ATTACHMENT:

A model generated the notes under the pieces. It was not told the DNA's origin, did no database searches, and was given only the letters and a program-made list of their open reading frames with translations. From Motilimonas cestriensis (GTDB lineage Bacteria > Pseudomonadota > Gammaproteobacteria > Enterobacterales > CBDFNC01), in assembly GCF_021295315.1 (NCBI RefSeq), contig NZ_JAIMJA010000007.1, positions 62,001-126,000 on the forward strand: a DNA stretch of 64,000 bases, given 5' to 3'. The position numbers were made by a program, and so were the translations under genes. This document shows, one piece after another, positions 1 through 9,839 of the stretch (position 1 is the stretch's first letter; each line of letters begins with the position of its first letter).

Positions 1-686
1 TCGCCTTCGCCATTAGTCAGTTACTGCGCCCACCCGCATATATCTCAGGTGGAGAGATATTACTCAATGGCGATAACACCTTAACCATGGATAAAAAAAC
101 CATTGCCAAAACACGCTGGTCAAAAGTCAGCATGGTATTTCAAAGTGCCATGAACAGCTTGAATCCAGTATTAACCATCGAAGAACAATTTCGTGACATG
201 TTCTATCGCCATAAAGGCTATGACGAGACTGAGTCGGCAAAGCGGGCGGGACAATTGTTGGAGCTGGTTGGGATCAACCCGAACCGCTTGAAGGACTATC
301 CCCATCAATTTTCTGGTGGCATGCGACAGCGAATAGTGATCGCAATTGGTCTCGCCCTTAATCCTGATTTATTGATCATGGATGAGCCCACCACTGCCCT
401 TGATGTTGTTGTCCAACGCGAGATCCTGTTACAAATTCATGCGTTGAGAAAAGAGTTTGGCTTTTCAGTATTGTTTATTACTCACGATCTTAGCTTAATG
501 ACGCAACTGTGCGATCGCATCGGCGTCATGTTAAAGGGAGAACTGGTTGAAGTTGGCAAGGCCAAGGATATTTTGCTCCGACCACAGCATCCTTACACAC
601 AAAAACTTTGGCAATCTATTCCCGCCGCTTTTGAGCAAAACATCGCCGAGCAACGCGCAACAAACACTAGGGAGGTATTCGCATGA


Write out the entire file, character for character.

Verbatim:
A model generated the notes under the pieces. It was not told the DNA's origin, did no database searches, and was given only the letters and a program-made list of their open reading frames with translations. From Motilimonas cestriensis (GTDB lineage Bacteria > Pseudomonadota > Gammaproteobacteria > Enterobacterales > CBDFNC01), in assembly GCF_021295315.1 (NCBI RefSeq), contig NZ_JAIMJA010000007.1, positions 62,001-126,000 on the forward strand: a DNA stretch of 64,000 bases, given 5' to 3'. The position numbers were made by a program, and so were the translations under genes. This document shows, one piece after another, positions 1 through 9,839 of the stretch (position 1 is the stretch's first letter; each line of letters begins with the position of its first letter).

Positions 1-686
1 TCGCCTTCGCCATTAGTCAGTTACTGCGCCCACCCGCATATATCTCAGGTGGAGAGATATTACTCAATGGCGATAACACCTTAACCATGGATAAAAAAAC
101 CATTGCCAAAACACGCTGGTCAAAAGTCAGCATGGTATTTCAAAGTGCCATGAACAGCTTGAATCCAGTATTAACCATCGAAGAACAATTTCGTGACATG
201 TTCTATCGCCATAAAGGCTATGACGAGACTGAGTCGGCAAAGCGGGCGGGACAATTGTTGGAGCTGGTTGGGATCAACCCGAACCGCTTGAAGGACTATC
301 CCCATCAATTTTCTGGTGGCATGCGACAGCGAATAGTGATCGCAATTGGTCTCGCCCTTAATCCTGATTTATTGATCATGGATGAGCCCACCACTGCCCT
401 TGATGTTGTTGTCCAACGCGAGATCCTGTTACAAATTCATGCGTTGAGAAAAGAGTTTGGCTTTTCAGTATTGTTTATTACTCACGATCTTAGCTTAATG
501 ACGCAACTGTGCGATCGCATCGGCGTCATGTTAAAGGGAGAACTGGTTGAAGTTGGCAAGGCCAAGGATATTTTGCTCCGACCACAGCATCCTTACACAC
601 AAAAACTTTGGCAATCTATTCCCGCCGCTTTTGAGCAAAACATCGCCGAGCAACGCGCAACAAACACTAGGGAGGTATTCGCATGA